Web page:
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Skeletal formula of ibogamine
Ball-and-stick model of the ibogamine molecule
Clinical data
ATC code
  • none
  • [6R-(6α,6aβ,7β,9α)]-7-ethyl-6,6a,7,8,9,10,12,13-octahydro-6,9-methano-5H-pyrido[1',2':1,2]azepino[4,5-b]indole
CAS Number
PubChem CID
CompTox Dashboard (EPA)
Chemical and physical data
Molar mass280.415 g·mol−1
3D model (JSmol)
  • CC[C@H]1C[C@@H]2C[C@@H]3[C@H]1N(C2)CCC4=C3NC5=CC=CC=C45
  • InChI=1S/C19H24N2/c1-2-13-9-12-10-16-18-15(7-8-21(11-12)19(13)16)14-5-3-4-6-17(14)20-18/h3-6,12-13,16,19-20H,2,7-11H2,1H3/t12-,13+,16+,19+/m1/s1 checkY
 ☒NcheckY (what is this?)  (verify)

Ibogamine is an anti-convulsant, anti-addictive, CNS stimulant alkaloid found in Tabernanthe iboga and Crepe Jasmine (Tabernaemontana divaricata).[1][2][3] Basic research related to how addiction affects the brain has used this chemical.[4]

Ibogamine persistently reduced the self-administration of cocaine and morphine in rats.[5] The same study found that ibogamine (40 mg/kg) and coronaridine (40 mg/kg) did not produce "any tremor effects in rats that differ significantly from saline control". While the related alkaloids ibogaine (20–40 mg/kg), harmaline (10–40 mg/kg) and desethylcoronaridine (10–40 mg/kg) were "obviously tremorgenic".[5]



Ibogamine can be prepared from one-step demethoxycarbonylation process through coronaridine.[6]


Like ibogaine, it has seems to have similar pharmacology. It has effects on KOR,[7] NMDAR, nAChR[8] and serotonin sites.[9] It also inhibits acetylcholinesterase and butyrylcholinesterase.[10]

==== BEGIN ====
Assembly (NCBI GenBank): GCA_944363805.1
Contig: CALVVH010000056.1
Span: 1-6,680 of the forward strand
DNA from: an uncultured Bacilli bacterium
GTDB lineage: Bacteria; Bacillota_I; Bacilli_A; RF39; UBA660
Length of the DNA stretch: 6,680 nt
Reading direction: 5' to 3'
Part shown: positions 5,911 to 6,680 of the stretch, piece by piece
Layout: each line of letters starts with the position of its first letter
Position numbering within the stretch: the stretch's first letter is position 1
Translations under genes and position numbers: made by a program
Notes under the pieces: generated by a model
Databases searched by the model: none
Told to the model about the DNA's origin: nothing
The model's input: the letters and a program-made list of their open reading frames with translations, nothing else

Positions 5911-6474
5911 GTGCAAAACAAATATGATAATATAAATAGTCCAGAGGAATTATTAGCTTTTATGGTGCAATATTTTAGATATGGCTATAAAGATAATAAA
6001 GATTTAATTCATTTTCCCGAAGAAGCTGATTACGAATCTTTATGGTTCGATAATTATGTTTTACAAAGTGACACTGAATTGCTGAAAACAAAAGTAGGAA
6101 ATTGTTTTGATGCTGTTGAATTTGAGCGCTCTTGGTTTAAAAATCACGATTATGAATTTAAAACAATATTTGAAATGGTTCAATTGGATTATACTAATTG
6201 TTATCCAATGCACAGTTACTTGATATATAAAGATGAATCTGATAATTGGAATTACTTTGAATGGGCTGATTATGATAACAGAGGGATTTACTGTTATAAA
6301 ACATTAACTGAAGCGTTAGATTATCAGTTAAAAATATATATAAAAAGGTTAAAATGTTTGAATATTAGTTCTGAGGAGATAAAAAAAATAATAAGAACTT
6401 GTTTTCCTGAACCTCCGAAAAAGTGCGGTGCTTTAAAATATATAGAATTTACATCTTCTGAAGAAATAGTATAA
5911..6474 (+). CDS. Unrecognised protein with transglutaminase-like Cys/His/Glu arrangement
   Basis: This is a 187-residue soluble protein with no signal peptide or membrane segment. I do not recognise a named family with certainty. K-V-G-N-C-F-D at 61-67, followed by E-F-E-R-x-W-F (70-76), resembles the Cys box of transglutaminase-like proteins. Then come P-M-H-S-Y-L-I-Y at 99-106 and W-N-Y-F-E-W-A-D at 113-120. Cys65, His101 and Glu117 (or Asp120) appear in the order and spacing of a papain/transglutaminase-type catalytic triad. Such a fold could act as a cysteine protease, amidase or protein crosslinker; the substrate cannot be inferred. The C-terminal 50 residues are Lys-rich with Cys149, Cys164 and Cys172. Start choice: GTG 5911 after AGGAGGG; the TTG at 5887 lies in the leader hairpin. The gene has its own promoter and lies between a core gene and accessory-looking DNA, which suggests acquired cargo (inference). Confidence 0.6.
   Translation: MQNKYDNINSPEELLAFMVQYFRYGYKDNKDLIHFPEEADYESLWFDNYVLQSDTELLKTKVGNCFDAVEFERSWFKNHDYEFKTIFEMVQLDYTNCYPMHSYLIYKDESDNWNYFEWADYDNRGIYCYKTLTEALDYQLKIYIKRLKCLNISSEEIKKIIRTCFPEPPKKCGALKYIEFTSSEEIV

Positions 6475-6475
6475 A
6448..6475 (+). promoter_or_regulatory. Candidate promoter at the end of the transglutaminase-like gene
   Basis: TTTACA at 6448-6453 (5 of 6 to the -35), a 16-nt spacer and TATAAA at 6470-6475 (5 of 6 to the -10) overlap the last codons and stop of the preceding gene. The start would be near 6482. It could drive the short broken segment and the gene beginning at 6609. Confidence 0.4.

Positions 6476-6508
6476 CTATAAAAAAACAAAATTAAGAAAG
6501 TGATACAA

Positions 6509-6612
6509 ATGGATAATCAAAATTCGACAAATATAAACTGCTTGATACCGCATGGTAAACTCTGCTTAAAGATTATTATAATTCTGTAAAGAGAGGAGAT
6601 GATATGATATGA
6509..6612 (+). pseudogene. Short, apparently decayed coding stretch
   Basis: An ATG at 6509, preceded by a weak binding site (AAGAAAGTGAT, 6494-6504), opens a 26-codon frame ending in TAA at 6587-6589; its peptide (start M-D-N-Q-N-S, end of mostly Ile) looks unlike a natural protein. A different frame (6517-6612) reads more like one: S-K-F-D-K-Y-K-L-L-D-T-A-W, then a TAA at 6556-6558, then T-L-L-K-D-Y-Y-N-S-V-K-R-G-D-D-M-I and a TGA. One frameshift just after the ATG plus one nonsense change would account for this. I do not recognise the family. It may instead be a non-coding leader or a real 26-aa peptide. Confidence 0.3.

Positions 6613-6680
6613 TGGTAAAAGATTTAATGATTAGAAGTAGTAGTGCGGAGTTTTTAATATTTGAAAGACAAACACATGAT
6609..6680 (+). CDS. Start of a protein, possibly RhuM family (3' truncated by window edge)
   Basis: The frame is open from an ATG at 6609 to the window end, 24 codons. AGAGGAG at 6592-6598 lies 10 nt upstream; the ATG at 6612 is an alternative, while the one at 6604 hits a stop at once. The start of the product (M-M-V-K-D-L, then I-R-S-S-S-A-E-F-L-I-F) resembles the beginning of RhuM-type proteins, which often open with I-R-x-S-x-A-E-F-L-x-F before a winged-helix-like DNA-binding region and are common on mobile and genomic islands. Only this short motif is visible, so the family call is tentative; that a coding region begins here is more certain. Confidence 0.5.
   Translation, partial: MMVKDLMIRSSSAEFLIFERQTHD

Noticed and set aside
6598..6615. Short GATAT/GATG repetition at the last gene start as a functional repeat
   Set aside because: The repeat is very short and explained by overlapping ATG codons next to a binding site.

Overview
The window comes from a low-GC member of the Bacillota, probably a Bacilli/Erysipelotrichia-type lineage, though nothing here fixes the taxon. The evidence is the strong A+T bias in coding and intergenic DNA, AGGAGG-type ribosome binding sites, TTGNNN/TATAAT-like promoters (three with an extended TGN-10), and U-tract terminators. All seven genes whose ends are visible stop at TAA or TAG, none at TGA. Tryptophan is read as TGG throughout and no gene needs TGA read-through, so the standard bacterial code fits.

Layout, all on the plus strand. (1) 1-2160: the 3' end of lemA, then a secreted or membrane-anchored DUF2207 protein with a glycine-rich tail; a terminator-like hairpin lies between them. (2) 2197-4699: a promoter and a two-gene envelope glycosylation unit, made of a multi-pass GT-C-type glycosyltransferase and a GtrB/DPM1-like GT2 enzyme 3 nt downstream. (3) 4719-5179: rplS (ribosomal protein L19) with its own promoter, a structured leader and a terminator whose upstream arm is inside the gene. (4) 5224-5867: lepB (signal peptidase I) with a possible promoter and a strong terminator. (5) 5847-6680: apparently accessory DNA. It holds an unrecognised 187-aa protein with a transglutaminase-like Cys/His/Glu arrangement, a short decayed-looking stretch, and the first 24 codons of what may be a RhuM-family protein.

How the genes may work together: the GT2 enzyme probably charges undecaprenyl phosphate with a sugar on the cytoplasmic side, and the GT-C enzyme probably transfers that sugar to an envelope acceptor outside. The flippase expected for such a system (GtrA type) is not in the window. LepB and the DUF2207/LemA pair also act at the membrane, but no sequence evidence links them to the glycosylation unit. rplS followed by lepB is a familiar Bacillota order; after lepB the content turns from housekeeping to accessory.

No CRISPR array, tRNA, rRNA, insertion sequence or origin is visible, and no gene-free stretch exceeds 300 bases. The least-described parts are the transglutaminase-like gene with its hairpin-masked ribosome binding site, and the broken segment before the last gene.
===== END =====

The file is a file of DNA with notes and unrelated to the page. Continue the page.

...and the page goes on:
See also[edit]


  1. ^ Bartlett MF, Dickel DF, Taylor WI (1958). "The Alkaloids of Tabernanthe iboga. Part IV.1 The Structures of Ibogamine, Ibogaine, Tabernanthine and Voacangine". Journal of the American Chemical Society. 80 (1): 126–136. doi:10.1021/ja01534a036.
  2. ^ Kuehne ME, Reider PJ (1985). "A synthesis of ibogamine". The Journal of Organic Chemistry. 50 (9): 1464–1467. doi:10.1021/jo00209a020.
  3. ^ Rastogi K, Kapil RS, Popli SP (January 1980). "New alkaloids from Tabernaemontana divaricata". Phytochemistry. 19 (6): 1209–1212. Bibcode:1980PChem..19.1209R. doi:10.1016/0031-9422(80)83085-8.
  4. ^ Levi MS, Borne RF (October 2002). "A review of chemical agents in the pharmacotherapy of addiction". Current Medicinal Chemistry. 9 (20): 1807–1818. doi:10.2174/0929867023368980. PMID 12369879.
  5. ^ a b Glick SD, Kuehne ME, Raucci J, Wilson TE, Larson D, Keller RW, Carlson JN (September 1994). "Effects of iboga alkaloids on morphine and cocaine self-administration in rats: relationship to tremorigenic effects and to effects on dopamine release in nucleus accumbens and striatum". Brain Research. 657 (1–2): 14–22. doi:10.1016/0006-8993(94)90948-2. PMID 7820611. S2CID 1940631.
  6. ^ Krengel F, Mijangos MV, Reyes-Lezama M, Reyes-Chilpa R (July 2019). "Extraction and Conversion Studies of the Antiaddictive Alkaloids Coronaridine, Ibogamine, Voacangine, and Ibogaine from Two Mexican Tabernaemontana Species (Apocynaceae)". Chemistry & Biodiversity. 16 (7): e1900175. doi:10.1002/cbdv.201900175. PMID 31095891. S2CID 157058497.
  7. ^ Deecher DC, Teitler M, Soderlund DM, Bornmann WG, Kuehne ME, Glick SD (February 1992). "Mechanisms of action of ibogaine and harmaline congeners based on radioligand binding studies". Brain Research. 571 (2): 242–247. doi:10.1016/0006-8993(92)90661-R. PMID 1377086. S2CID 17159661.
  8. ^ Arias HR, Targowska-Duda KM, Feuerbach D, Jozwiak K (August 2015). "Coronaridine congeners inhibit human α3β4 nicotinic acetylcholine receptors by interacting with luminal and non-luminal sites". The International Journal of Biochemistry & Cell Biology. 65: 81–90. doi:10.1016/j.biocel.2015.05.015. PMID 26022277.
  9. ^ "Ethnobotany & ethnopharmacology of Tabernaemontana divaricata". Free Online Library.
  10. ^ Vieira IJ, Medeiros WL, Monnerat CS, Souza JJ, Mathias L, Braz-Filho R, et al. (September 2008). "Two fast screening methods (GC-MS and TLC-ChEI assay) for rapid evaluation of potential anticholinesterasic indole alkaloids in complex mixtures" (PDF). Anais da Academia Brasileira de Ciências. 80 (3): 419–426. doi:10.1590/s0001-37652008000300003. PMID 18797794.